Nut House Escape Rooms’ The Hacker W.I.T.C.H. was a solidly assembled room that highlighted an array of tech elements within a realistic space. The feedback was consistently on-point, with color effects and satisfying pops to draw your attention to a successful solve.
One of the notable draws of this room is for groups that enjoy a robust, non-linear experience. With several paths to work towards, there were a fair amount of challenges for multiple, independent players to puzzle through at any one time.
On a related note, the amount of content available at the beginning made for a rather abrupt start and may be overwhelming for non-experienced teams. Similarly, the prevalence of incredibly similar alphanumeric locks and minimal mapping between puzzles and their associated locks provided for a bustling number of lock attempts throughout the hour.
The Hacker W.I.T.C.H. is one of the strongest escape games in the Rochester, New York region and is worth your time to play if you’re in the area.
Cabin in the Woods was a basic search-and-puzzle escape room with a spooky (not scary) vibe. Although the clue structure needed work, and the ending was abrupt, there were some fun solves in this room. The inclusion of some effects elevated the experience and delivered the most fun moments.
If you’re in Rochester and looking for an escape room fix, stop in. Nut House Escape Rooms is a new company that cares about their product.
Who is this for?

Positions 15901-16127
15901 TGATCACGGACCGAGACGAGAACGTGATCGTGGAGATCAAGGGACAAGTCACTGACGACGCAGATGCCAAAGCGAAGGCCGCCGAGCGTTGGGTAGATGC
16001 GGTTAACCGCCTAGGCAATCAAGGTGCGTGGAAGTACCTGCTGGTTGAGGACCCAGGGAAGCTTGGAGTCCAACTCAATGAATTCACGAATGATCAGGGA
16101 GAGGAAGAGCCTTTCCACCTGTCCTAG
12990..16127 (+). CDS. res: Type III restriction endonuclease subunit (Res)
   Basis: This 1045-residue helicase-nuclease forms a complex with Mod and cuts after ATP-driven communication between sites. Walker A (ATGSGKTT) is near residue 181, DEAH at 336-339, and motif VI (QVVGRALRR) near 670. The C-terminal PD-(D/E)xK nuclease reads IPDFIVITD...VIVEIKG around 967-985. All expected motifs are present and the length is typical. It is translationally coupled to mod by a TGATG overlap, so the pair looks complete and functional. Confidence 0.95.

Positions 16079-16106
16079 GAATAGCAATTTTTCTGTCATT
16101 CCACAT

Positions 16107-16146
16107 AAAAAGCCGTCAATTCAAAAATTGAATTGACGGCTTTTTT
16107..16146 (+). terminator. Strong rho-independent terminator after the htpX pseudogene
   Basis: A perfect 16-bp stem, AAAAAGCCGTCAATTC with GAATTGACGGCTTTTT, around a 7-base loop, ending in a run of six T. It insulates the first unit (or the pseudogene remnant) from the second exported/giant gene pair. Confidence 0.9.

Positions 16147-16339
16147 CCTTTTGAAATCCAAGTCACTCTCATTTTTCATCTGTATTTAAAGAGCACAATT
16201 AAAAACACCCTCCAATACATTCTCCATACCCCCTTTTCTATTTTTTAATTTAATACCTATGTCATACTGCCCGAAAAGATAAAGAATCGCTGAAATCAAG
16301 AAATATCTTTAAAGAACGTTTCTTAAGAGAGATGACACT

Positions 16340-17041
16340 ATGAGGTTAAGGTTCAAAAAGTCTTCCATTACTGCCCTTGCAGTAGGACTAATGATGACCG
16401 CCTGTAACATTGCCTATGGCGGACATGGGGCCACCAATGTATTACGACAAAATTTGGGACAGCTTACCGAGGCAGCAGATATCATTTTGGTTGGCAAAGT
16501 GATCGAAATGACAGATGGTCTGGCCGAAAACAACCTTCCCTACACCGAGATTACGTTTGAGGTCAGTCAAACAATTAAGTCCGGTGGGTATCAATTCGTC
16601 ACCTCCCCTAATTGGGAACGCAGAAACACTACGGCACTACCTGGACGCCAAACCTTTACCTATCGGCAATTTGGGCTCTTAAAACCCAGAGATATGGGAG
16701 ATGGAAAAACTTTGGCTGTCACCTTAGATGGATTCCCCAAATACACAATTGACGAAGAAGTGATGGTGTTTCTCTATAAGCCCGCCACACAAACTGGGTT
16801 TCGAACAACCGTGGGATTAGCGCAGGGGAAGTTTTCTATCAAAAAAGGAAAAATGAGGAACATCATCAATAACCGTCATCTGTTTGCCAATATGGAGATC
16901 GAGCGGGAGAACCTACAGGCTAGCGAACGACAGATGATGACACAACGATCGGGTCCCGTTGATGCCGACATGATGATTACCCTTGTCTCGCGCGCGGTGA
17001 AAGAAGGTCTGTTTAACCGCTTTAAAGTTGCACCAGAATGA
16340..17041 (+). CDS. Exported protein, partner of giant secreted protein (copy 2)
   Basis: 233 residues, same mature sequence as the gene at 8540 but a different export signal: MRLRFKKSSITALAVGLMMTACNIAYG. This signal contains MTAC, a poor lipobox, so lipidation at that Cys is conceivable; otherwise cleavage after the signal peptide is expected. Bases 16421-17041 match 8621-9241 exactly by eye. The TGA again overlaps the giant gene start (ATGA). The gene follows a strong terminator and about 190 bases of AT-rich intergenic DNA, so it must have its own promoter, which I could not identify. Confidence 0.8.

Any experience level
Seeking shelter after a whitewater rafting incident left us drenched and cold, we stumbled upon a cabin in the woods. We entered the abandoned shelter… and then the door slammed shut, trapping us inside with whomever or whatever inhabited the place.
Cabin in the Woods took place in a small one-room cabin with wood overtones and a fireplace in the corner. It had standard furniture essentials including a bed, table, kitchen cabinets, and bookshelf. It was rustic and woodsy.
Nut House Escape Rooms’ Cabin in the Woods was a standard escape room with a moderate level of difficulty.
Core gameplay revolved around searching and puzzling.
+ The exterior of the game was deliberately designed to look like a cabin.
+ Cabin in the Woods was just a bit spooky. It wasn’t so scary as to be horror. It was creepy, yet approachable, which gave it broad appeal.
– Cabin in the Woods lacked clue structure. Much of the challenge came from logic leaps in the puzzle design.
– The cluing for different puzzles overlapped in a strange way that led us to disregard some much-needed cluing as part of another, already-solved puzzle. This led us astray for a good portion of our time.
+ We especially enjoyed when one prop spelled out our unfortunate situation.
– Cabin in the Woods relied on multiple locks with the identical digit structure, all available to us at once. Since puzzles weren’t mapped to locks, we had to try any derived solution everywhere, which became irritating.
+ Nut House Escape Rooms designed some fun effects to deliver on the supernatural story arc. Our team reacted to these and we all enjoyed these moments.
– Cabin in the Woodsopened with a lot of unnecessary backstory. Once we entered the escape room, this entire awkward sequence was entirely irrelevant… but we could never be sure it wouldn’t come into play.
– Cabin in the Woods ended abruptly. It was missing a final puzzle to tie everything together and conclude our story.
+ When our attentive gamemaster swooped in with additional clarity, he did so in character, with a creepy flourish. This was unnecessary, but so good.